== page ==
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Title: TU-FG-BRB-11: Design and Evaluation of a Robotic C-Arm CBCT System for Image-Guided Proton Therapy

Abstract

Purpose: To describe the design and performance of a ceiling-mounted robotic C-arm CBCT system for image-guided proton therapy. Methods: Uniquely different from traditional C-arm CBCT used in interventional radiology, the imaging system was designed to provide volumetric image guidance for patients treated on a 190-degree proton gantry system and a 6 degree-of-freedom (DOF) robotic patient positioner. The mounting of robotic arms to the ceiling rails, rather than gantry or nozzle, provides the flexibility in imaging locations (isocenter, iso+27cm in X, iso+100cm in Y) in the room and easier upgrade as technology advances. A kV X-ray tube and a 43×43cm flat panel imager were mounted to a rotating C-ring (87cm diameter), which is coupled to the C-arm concentrically. Both C-arm and the robotic arm remain stationary during imaging to maintain high position accuracy. Source-to-axis distance and source-to-imager distance are 100 and 150cm, respectively. A 14:1 focused anti-scatter grid and a bowtie filer are used for image acquisition. A unique automatic collimator device of 4 independent blades for adjusting field of view and reducing patient dose has also been developed. Results: Sub-millimeter position accuracy and repeatability of the robotic C-arm were measured with a laser tracker. High quality CBCT images for positioningmore » can be acquired with a weighted CTDI of 3.6mGy (head in 200° full fan mode: 100kV, 20mA, 20ms, 10fps)-8.7 mGy (pelvis in 360° half fan mode: 125kV, 42mA, 20ms, 10fps). Image guidance accuracy achieved <1mm (3D vector) with automatic 3D-3D registration for anthropomorphic head and pelvis phantoms. Since November 2015, 22 proton therapy patients have undergone daily CBCT imaging for 6 DOF positioning. Conclusion: Decoupled from gantry and nozzle, this CBCT system provides a unique solution for volumetric image guidance with half/partial proton gantry systems. We demonstrated that daily CBCT can be integrated into proton therapy for pre-treatment position verification.« less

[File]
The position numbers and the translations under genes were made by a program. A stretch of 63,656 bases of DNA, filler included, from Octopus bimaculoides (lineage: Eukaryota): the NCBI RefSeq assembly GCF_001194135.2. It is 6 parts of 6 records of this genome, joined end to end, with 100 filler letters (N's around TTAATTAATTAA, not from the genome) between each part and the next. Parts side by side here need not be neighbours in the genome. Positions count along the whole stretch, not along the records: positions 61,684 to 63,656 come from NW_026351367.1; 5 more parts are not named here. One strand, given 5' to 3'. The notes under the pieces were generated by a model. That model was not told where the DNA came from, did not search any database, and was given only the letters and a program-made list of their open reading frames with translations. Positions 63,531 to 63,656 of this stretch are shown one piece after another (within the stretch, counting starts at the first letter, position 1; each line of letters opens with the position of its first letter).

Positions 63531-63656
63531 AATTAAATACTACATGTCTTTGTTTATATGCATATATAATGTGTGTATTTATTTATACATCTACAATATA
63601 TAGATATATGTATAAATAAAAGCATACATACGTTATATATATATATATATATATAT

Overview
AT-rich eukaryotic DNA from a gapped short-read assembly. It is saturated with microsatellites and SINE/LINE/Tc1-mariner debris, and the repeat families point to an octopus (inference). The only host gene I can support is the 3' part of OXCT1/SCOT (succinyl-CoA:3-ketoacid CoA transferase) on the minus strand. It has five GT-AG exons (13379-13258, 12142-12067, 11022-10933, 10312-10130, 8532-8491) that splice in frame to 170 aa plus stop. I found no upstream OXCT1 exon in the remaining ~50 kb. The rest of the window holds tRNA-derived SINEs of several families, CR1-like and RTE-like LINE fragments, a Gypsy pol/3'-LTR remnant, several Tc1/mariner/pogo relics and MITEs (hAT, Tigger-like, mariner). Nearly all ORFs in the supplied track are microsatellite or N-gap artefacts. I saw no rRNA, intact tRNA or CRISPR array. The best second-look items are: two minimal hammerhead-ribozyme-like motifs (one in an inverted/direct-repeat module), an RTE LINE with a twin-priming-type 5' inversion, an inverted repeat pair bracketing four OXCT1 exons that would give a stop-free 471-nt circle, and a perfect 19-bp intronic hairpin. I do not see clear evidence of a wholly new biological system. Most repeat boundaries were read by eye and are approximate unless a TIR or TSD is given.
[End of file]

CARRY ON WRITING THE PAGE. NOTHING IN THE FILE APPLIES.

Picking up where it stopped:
Authors:
; ; ;  [1]; ; ; ; ; ;  [2]
  1. St. Jude Children’s Research Hospital, Memphis, TN (United States)
  2. Hitachi, Ltd., Hitachi-shi, Ibaraki-ken (Japan)
Publication Date:
OSTI Identifier:
22654004
Resource Type:
Journal Article
Resource Relation:
Journal Name: Medical Physics; Journal Volume: 43; Journal Issue: 6; Other Information: (c) 2016 American Association of Physicists in Medicine; Country of input: International Atomic Energy Agency (IAEA)
Country of Publication:
United States
Language:
English
Subject:
60 APPLIED LIFE SCIENCES; 61 RADIATION PROTECTION AND DOSIMETRY; ACCURACY; BIOMEDICAL RADIOGRAPHY; COMPUTERIZED TOMOGRAPHY; DESIGN; IMAGES; PATIENTS; POSITIONING; PROTON BEAMS; RADIOTHERAPY; X RADIATION; X-RAY TUBES

Citation Formats

Hua, C, Yao, W, Farr, J, Merchant, T, Kidani, T, Tomida, K, Ozawa, S, Nishimura, T, Fujusawa, T, and Shinagawa, R. TU-FG-BRB-11: Design and Evaluation of a Robotic C-Arm CBCT System for Image-Guided Proton Therapy. United States: N. p., 2016. Web. doi:10.1118/1.4957551.